In the pro-opposition newspaper Al-Akhbar, the newspaper chairperson Ibrahim Al-Amine wrote on August 13:
If the majority team is more confused because of the abundance of candidates among its ranks, it is helped by the support of a large swathe of the Lebanese people and influential factions among the Arabs and the rest of the world while the opposition seems to be more comfortable with the fact that it has only one candidate, the head of the Fee Patriotic Movement General Michel Aoun who enjoys strong support from a large popular mass that includes more than half the Lebanese population.
I beg to differ.
Firstly, let’s get the facts straight. The only person from the opposition to officially endorse Aoun’s candidacy was Wiam Wahab who isn’t high enough in the hierarchy. His statement is simply not enough to make Aoun the official opposition’s candidate. I want to hear it from Berri. Even more, I want to hear it from Nasrallah. Yet, should we not hear the needed endorsement from such figures, that too will say a lot. Back on December 1, 2006, the opposition took for the streets and launched their first day of occupation over Downtown Beirut. Note that back then only Aoun was present. Berri and Nasrallah did not support the orange leader as he led on the Shi’a crowds (remember, few were the Christians who attended that day). Then, the implications of the absence of the Shi’a leaders was understood: they did not take Aoun seriously. Let’s see if they’ll take him seriously today.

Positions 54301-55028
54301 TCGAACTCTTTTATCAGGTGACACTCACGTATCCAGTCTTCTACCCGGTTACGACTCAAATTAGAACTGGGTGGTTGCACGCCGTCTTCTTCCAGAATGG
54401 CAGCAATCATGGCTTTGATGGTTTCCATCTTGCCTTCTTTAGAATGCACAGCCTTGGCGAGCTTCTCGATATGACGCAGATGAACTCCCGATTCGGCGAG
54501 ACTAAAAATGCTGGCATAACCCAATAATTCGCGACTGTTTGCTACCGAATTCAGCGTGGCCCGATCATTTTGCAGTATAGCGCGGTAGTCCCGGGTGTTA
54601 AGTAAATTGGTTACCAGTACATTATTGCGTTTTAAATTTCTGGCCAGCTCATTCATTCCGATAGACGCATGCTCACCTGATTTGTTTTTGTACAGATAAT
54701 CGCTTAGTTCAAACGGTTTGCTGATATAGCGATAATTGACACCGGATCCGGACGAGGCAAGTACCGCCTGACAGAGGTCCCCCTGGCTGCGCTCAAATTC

Secondly, Aoun does not have the support of more than half of the population. If that were the case, why isn’t he majority leader in the Parliament?
Now let’s go back to Al-Amine’s above argument. He is suggesting that March 14 is unsure of itself whereas the opposition (read: FPM) is fully backing one candidate. My question: since when was diversity a problem?
March 14 is not a political party and therefore is not limited to the nomination of one candidate. The FPM is restricted by party regulations and therefore must nominate one candidate to avoid a conflict of interest within the party itself.
Given that March 14 is a cluster of different political parties and groups that do not have political party status, these different groups have the right to present as many candidates as they wish (of course within the rationale of some sort of meritocratic rubric). The result is the nomination of people like Boutros Harb and Robert Ghanem and perhaps in the near future Nassib Lahoud or Nayla Mouawad.
The fact that these people should feel comfortable nominating themselves within the March 14 democratic spirit is impressionable. They will be a source of competition for each other, and at the end of the day, will not insult or discredit each other. Furthermore, the losers of the elections will accept their loss in good team spirit and support the March 14 candidate that makes it through. This, Mr. Al Amine is democracy not confusion.